On Friday, more than 60 Republic workers nailed shingles, painted and designed large playhouses with school, space and recycling themes.
“These were really large playhouses we built on a job site to surprise families with before Christmas," says Hunter, Republic’s Charitable Giving senior manager. “We were able to construct and paint and design them. The creativity was really amazing.”
Hunter’s team put a trash and recycling bin inside one house with a Republic logo on the door. Families in the central city south neighborhood near downtown Phoenix were surprised with the playhouses during their annual Christmas party.
The playhouses were a dream of community leaders who wanted to revitalize a “sparse” elementary school playground and spread holiday cheer to a child whose parent is serving oversees in the military.
“Central city south is low-income, a median of $24,000,” says Micaela Cheatham, assistant director of Habitat for Humanity Central Arizona. “This is one of the highest needs communities we’ve ever gone into.”
When Habitat for Humanity committed the next five years to building new homes and improving older homes in the neighborhood, Republic saw it as an opportunity to do their part. In addition to the playhouses, employees volunteered to make home repairs for residents with collapsing roofs or plant community gardens.
“Republic is one of the first major companies that came on board in this community,” Cheatham says. “For us, it legitimized the work we’re doing.”
Through the new Neighborhood Promise program—in which Republic partners with local nonprofits to directly support neighborhood projects through grants and in-kind work--Republic aims to make an impact where drivers work and live.
“We have 15,000 drivers that make up our 35,000 employees,” Hunter says. “They live in these neighborhoods; their kids go to school there. There’s such a close connection and a close tie to what we’re doing locally. The magic really happens in those local connections.”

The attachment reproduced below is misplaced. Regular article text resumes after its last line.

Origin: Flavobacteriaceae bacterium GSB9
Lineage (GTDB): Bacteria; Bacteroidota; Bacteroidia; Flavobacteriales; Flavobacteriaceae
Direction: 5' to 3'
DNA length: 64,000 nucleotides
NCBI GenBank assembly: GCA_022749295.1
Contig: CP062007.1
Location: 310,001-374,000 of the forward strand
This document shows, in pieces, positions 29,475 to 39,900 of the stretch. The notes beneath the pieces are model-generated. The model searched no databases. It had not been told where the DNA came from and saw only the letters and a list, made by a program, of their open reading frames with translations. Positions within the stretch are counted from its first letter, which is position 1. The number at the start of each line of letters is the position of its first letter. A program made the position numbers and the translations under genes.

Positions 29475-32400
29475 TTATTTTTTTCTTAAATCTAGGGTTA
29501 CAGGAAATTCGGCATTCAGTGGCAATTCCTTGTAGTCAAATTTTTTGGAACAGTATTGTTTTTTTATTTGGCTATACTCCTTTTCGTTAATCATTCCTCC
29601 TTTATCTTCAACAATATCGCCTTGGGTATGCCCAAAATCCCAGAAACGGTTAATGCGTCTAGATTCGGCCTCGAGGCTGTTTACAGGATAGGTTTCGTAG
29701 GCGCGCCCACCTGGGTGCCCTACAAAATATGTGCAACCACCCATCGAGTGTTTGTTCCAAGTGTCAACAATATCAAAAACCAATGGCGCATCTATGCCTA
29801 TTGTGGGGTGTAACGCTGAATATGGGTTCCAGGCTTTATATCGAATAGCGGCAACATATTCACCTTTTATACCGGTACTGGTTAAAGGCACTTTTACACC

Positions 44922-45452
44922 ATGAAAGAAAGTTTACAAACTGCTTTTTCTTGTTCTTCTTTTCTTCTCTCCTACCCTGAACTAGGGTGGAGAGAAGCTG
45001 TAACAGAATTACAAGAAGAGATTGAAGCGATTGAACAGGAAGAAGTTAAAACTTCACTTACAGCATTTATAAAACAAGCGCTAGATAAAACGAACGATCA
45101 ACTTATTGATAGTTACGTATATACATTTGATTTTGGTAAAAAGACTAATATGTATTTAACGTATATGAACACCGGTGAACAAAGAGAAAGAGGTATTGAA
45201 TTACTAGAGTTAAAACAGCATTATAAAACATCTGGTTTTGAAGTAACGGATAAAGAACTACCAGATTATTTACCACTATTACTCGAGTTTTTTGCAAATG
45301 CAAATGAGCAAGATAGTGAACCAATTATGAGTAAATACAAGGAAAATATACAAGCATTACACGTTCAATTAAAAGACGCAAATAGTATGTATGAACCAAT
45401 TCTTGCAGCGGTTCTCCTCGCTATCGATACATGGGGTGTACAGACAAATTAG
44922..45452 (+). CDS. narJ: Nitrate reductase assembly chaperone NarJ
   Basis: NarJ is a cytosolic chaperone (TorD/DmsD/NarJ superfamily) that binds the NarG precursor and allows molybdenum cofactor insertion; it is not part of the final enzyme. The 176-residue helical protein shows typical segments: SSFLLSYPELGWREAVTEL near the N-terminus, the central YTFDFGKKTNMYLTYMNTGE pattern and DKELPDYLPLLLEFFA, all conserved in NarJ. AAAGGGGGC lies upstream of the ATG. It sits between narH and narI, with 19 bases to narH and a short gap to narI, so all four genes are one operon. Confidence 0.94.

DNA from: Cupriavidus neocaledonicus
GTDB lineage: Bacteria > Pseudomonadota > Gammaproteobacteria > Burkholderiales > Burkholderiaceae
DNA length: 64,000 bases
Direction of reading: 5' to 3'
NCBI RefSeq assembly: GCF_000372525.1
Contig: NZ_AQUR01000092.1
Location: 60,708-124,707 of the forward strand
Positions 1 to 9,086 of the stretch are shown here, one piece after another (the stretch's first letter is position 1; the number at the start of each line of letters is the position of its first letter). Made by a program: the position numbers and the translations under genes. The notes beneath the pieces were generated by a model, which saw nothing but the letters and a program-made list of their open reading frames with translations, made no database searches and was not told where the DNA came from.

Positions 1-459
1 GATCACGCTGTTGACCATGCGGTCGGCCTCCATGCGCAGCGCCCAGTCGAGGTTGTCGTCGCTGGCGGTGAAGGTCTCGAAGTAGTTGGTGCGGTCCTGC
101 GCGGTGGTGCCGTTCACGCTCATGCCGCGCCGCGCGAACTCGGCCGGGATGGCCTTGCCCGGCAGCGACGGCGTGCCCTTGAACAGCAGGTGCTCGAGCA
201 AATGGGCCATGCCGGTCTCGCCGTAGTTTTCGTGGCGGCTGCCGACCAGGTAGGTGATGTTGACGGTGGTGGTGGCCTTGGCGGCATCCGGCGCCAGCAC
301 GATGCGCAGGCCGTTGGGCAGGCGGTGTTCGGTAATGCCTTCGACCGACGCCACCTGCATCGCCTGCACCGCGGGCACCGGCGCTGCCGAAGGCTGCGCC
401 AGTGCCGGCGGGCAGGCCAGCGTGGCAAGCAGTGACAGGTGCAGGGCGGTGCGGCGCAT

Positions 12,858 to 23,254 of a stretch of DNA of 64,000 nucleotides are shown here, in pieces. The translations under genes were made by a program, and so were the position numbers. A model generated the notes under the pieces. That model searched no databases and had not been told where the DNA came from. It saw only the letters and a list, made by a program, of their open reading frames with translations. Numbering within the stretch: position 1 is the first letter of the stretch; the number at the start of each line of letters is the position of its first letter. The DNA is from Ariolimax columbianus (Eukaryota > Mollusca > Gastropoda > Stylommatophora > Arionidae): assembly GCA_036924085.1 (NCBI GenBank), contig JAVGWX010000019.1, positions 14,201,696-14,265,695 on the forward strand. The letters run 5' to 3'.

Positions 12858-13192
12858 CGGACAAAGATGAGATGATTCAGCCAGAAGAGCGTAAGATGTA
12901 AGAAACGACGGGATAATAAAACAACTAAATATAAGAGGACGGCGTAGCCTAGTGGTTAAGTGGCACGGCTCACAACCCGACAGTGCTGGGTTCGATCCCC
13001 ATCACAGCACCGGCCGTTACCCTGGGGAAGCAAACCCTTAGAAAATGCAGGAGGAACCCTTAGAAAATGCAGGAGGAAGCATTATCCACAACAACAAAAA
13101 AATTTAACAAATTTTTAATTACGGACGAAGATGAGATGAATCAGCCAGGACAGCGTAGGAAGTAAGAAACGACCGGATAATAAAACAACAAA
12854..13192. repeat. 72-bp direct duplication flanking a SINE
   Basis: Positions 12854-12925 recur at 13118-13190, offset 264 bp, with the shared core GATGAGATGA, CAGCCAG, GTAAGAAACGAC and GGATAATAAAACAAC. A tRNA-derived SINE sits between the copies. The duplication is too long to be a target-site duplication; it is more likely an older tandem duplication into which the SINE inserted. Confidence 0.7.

Over the years, Republic employees across the country have given back in their own ways, from building cubicles for a local swimming pool to organizing cleanup days in neglected neighborhoods. Hunter recalls a community cleanup where workers were hauling old furniture and garbage from residents’ porches in Philadelphia.
“We realized from a corporate perspective—serving 40 states and Puerto Rico—we were giving to different events, contributing in different ways, but nothing was very strategic,” Hunter says. “We couldn’t at the end of the day say, ‘Wow. This is what we accomplished a company.’”
Republic’s Charitable Foundation awarded grants to 8 nonprofits this year and will distribute a second round of grants in 2019 toward neighborhood revitalization projects. In 2019, Hunter plans to launch an employee giving and volunteer program to support the projects.
While growing the national giving program, Hunter will continue to help the central city south neighborhood.
“I mean, we’re used to doing messy jobs,” Hunter says. “That’s what we’re good at and a lot of the projects call for that, so it’s been really need to see that direct connection where it feels very natural for our company.”